While our weather was in chaos a court backed the government’s failing climate change policy
A campaign group which was trying to bring legal action against the government over its climate change policies has lost its battle. But it’s still defiant – claiming that, while the battle may have been lost, the war on “vested interests” is far from over. And all this is playing out while the global climate is in chaos.
Playing with fire
Plan B is a charity that supports legal action to tackle climate change. The group has previously warned the government that it believes it’s breaching its obligations under the Climate Change Act 2008, and specifically its carbon target for 2050. It also said the government was failing to “keep pace” with the Paris Agreement on climate change.
The government ignored Plan B’s warnings. So the charity launched a bid for a judicial review of the government’s actions. It had a court hearing on 4 July, during which lawyers laid out the arguments.
On Friday 20 July, a judge sided with the government, claiming that Plan B’s case was not “arguable”. This is despite an admission by the government itself that its plans to tackle climate change were essentially too weak.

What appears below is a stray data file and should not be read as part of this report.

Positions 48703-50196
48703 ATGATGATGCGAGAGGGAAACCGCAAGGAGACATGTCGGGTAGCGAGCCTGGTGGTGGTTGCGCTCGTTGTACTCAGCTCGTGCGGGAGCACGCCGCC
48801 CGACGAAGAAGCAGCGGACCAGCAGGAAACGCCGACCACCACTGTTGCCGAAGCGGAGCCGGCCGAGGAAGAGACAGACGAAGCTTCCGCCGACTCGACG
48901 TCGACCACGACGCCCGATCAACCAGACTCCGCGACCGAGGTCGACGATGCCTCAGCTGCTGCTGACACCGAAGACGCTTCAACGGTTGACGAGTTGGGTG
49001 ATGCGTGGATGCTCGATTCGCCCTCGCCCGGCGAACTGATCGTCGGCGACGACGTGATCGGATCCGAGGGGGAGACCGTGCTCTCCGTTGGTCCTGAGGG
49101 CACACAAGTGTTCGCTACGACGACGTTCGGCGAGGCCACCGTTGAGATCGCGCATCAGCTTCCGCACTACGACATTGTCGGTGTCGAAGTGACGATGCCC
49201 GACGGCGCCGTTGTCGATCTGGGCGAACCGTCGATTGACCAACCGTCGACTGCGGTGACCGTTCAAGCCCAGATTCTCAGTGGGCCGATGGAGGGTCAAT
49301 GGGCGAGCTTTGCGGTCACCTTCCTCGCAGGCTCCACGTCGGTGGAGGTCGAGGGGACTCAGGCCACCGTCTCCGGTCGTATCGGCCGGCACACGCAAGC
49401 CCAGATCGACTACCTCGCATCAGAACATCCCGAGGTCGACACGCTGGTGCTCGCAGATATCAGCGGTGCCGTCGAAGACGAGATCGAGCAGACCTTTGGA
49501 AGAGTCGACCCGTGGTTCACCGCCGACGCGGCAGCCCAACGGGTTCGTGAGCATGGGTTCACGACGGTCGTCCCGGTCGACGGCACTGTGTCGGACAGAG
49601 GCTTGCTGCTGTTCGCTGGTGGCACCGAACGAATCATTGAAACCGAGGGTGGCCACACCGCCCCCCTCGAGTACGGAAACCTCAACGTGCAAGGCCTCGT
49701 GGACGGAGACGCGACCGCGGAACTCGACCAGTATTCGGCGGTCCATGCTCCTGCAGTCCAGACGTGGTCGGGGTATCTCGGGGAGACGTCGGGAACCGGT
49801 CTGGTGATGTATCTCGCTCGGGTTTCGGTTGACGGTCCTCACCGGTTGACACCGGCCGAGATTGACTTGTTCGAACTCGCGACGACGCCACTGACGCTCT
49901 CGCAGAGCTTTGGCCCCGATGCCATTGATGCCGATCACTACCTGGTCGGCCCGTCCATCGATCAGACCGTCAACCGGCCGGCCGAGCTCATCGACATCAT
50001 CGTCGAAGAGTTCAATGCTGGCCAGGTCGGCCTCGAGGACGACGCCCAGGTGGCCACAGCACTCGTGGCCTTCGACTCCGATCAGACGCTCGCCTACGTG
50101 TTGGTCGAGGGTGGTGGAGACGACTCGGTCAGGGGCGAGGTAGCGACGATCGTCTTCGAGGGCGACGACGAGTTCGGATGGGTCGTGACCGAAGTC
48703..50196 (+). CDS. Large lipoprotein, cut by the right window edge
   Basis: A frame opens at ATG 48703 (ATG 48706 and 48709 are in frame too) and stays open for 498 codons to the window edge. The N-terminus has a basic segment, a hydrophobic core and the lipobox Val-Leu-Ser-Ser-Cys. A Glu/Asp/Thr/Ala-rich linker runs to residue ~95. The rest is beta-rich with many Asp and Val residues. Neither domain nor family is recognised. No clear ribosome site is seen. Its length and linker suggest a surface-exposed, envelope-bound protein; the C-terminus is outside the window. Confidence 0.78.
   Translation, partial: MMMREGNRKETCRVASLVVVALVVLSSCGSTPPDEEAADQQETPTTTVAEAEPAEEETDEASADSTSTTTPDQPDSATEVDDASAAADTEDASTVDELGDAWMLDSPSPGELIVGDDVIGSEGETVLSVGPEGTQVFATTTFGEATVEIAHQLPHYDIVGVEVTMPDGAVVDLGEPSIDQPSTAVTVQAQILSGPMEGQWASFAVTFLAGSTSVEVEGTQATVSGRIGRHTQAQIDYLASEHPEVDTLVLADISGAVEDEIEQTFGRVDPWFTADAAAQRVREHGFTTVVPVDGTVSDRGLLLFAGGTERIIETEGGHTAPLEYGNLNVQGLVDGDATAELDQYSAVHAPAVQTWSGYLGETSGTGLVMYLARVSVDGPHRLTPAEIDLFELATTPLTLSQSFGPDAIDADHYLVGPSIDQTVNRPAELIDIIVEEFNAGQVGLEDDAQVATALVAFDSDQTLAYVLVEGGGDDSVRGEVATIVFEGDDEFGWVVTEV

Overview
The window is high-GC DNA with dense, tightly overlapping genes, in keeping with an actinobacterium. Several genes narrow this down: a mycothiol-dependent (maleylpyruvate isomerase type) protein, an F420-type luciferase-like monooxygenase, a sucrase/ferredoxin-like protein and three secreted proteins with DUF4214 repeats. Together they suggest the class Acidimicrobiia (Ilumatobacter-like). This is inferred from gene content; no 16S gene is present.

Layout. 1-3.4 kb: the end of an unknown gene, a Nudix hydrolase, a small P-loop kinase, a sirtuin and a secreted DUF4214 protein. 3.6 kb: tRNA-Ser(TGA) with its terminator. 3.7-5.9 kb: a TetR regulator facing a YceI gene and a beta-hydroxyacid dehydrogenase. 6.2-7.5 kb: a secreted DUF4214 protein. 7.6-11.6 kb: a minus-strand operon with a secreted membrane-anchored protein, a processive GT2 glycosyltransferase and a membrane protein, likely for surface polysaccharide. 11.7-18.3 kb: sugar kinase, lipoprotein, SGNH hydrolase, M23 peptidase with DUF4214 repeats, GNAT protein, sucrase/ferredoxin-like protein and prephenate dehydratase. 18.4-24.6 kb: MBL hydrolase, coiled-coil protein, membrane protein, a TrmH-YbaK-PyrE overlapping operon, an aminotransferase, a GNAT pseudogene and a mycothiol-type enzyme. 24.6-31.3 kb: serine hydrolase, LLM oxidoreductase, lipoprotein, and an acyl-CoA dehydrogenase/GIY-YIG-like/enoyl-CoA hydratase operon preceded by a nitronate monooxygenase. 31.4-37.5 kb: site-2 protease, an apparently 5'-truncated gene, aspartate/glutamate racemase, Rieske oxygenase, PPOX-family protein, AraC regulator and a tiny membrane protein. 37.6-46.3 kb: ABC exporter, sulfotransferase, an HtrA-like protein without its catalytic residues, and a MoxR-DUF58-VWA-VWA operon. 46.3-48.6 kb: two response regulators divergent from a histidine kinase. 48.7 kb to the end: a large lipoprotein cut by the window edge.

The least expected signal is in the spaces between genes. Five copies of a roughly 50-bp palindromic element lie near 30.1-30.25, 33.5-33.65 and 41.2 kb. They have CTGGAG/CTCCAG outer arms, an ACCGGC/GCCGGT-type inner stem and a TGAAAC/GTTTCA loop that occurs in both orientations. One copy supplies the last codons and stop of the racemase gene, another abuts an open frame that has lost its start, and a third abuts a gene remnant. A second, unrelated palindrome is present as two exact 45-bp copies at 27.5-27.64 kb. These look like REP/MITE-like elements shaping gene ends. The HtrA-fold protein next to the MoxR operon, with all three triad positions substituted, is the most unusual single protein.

The 2050 target is the government’s plan to reduce greenhouse gas emissions to 80% of 1990 levels by 2050. It’s built into law via the Climate Change Act 2008. Plan B says the government has broken the law because it’s failed to “to review and revise” the 2050 target “in light of developments in climate science and international law”. It specifically says that the government has allowed an “ongoing failure” to “revise” the 2050 target, which breaches fundamental human rights.
Plan B’s lawyers, Bindmans LLP, sent a letter to the government. It highlights the:
failure of the Government to revise the UK carbon target to keep pace with… the Paris Agreement… If the UK, as… a self-proclaimed climate leader, fails to meet its international obligations… its leadership claim is false and its good influence on others is lost.